Tomatoes in waiting

(Picture courtesy of Jolly Janner at wikipedia commons.)

As we are watching Winter Storm Titan, the Weather Channel’s latest creation, dump fluffy white stuff where our garden will be, it’s time to begin planting.

The growing season here in NW PA is a tad shorter than it is in N.TX. so we adjust.   Some plants won’t produce anything if they’re not started yet, yes, I’m looking at you, tomatoes.

Of course your local greenhouses are already looking at sprouts coming up in their peat pots, and they’re hoping you are tilling soon.   Here, I’m putting seeds in peat pots for a few things, and waiting for others.

The basic plant for all gardens is your tomato, and I’ve looked up a chart to show you when to put what in, too.   Since it doesn’t want to fit onto this post, you’ll need to click on the link above to see it.   No doubt you also have your own best charts, and Farmers Almanac is classic.

Tomato Tips
Gardens are by far the most popular vegetable in home gardens being grown in over 85% of them. There are many different types including beefsteak, heirlooms, organic, cherry, paste, mid-size, early ripening and the list goes on. Tomato seeds should be started indoors for best germination results. Start the seeds indoors 6 to 8 weeks before the last frost date for your location. Plant 1/4” deep using sterile soil. This helps prevent disease and other problems. The tomato seeds will germinate best if the soil is kept between 80 to 90 degrees. Water lightly and keep the soil consistently moist until germination occurs. When ready to transplant be sure to harden the young plants o by placing increasing time outside for a 1 week period. Transplant tomato plants 32” apart and 32” between rows. The more space the better. Plant in a location with full sun and provide fertilizer when needed.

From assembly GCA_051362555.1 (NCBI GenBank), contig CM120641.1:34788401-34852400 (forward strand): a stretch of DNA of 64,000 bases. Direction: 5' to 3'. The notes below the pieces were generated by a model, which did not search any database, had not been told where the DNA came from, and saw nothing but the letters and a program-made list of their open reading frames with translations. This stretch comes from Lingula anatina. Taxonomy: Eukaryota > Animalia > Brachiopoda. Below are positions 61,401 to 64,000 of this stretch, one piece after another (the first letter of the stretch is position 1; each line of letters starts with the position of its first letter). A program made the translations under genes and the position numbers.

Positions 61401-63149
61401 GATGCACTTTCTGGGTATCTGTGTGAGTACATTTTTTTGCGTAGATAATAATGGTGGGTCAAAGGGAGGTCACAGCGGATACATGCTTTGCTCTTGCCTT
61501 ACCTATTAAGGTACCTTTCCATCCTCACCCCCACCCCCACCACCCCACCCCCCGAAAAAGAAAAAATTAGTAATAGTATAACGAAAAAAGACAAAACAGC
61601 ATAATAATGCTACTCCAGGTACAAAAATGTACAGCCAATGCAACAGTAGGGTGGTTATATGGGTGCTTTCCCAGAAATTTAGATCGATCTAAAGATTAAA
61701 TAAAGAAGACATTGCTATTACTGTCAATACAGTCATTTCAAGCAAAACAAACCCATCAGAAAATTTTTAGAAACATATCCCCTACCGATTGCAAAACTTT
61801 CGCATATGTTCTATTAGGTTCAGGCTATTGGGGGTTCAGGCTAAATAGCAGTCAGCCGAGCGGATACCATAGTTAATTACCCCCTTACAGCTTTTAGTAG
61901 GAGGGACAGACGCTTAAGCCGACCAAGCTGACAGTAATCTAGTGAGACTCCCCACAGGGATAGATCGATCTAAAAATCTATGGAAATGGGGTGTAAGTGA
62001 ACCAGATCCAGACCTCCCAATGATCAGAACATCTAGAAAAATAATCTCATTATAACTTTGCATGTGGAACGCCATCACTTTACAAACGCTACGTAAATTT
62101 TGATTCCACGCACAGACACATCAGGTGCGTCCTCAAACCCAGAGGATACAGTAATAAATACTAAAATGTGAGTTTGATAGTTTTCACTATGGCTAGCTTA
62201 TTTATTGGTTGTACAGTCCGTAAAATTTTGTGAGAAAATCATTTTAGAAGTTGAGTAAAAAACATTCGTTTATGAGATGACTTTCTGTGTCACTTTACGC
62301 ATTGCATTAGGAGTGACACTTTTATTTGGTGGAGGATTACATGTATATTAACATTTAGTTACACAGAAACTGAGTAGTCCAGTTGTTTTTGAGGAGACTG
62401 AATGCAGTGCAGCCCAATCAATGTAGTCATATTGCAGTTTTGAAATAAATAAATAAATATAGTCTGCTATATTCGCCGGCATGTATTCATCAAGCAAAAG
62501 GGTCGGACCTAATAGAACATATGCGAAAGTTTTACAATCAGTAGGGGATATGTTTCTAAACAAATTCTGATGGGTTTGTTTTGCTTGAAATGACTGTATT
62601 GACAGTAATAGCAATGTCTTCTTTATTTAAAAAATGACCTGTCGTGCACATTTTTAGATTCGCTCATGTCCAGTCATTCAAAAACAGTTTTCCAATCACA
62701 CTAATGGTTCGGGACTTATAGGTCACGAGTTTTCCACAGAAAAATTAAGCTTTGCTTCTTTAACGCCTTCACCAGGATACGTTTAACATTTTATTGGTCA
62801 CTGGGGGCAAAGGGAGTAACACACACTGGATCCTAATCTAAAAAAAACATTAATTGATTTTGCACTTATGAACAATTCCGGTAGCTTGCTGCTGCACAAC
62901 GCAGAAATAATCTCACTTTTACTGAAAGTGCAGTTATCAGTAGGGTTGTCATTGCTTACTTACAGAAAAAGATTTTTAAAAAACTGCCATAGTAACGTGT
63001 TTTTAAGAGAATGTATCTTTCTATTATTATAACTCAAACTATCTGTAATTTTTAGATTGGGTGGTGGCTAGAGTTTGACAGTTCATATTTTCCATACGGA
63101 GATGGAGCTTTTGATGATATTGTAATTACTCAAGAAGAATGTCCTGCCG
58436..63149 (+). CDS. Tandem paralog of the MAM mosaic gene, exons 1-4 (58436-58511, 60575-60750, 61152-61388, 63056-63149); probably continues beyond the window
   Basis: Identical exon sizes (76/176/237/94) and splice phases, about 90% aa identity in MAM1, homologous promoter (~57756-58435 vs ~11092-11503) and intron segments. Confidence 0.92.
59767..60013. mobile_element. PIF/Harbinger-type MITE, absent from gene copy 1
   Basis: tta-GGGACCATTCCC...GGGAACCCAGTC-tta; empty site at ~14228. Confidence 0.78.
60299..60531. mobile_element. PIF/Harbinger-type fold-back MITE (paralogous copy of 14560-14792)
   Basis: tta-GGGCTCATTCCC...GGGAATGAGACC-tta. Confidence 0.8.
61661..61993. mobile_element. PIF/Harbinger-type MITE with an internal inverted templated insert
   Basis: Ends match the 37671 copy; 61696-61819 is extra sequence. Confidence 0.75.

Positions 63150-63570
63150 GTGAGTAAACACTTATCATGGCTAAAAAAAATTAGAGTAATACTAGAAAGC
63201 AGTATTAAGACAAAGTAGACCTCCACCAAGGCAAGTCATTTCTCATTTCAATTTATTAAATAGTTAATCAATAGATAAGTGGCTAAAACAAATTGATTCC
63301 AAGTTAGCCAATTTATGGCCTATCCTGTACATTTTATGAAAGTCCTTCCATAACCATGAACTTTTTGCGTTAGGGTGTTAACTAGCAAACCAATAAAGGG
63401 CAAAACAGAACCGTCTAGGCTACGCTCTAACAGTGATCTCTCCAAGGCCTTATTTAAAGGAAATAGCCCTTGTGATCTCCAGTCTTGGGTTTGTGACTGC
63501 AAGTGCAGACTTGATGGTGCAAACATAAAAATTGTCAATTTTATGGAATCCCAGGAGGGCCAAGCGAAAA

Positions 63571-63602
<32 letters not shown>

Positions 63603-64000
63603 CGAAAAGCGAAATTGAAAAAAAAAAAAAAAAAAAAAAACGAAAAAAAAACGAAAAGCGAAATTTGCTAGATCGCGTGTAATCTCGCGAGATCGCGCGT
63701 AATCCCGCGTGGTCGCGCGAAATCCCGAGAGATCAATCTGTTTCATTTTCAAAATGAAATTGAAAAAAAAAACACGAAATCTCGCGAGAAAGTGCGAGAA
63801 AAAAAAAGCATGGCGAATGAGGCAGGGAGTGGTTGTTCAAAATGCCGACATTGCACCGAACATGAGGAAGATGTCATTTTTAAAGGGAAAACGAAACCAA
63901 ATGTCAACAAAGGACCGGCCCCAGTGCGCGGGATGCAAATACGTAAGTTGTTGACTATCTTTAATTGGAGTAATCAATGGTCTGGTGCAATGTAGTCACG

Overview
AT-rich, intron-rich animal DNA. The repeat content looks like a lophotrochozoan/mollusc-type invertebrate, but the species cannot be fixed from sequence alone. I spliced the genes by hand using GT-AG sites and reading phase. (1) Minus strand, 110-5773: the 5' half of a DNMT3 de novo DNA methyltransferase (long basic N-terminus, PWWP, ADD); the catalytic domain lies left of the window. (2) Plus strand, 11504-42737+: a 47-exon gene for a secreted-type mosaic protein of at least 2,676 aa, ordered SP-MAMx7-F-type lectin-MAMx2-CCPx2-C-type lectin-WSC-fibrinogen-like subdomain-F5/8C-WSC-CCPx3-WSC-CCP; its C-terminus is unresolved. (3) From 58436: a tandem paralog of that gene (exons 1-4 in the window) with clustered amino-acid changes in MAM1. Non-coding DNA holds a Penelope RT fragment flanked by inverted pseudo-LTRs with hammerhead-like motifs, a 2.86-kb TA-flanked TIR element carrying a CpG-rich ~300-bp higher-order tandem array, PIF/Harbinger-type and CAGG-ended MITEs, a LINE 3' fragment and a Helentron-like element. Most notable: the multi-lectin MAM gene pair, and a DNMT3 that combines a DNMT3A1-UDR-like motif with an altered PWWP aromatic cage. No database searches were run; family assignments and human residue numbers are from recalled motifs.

The beets and broccoli will be planted in May, after all danger of frost is past, hahahahaha.   Last year, that took two tries, and the second time around we still had to cover the peppers and tomatoes to save them from getting frozen again.

If you are already looking at seed packets in stores in December, you’re on my wave length.   I planted cantaloupe and peppers yesterday, and am holding back for much of the rest, but today it will be marigolds.

Below is what the garden looks like right now.

February garden scene.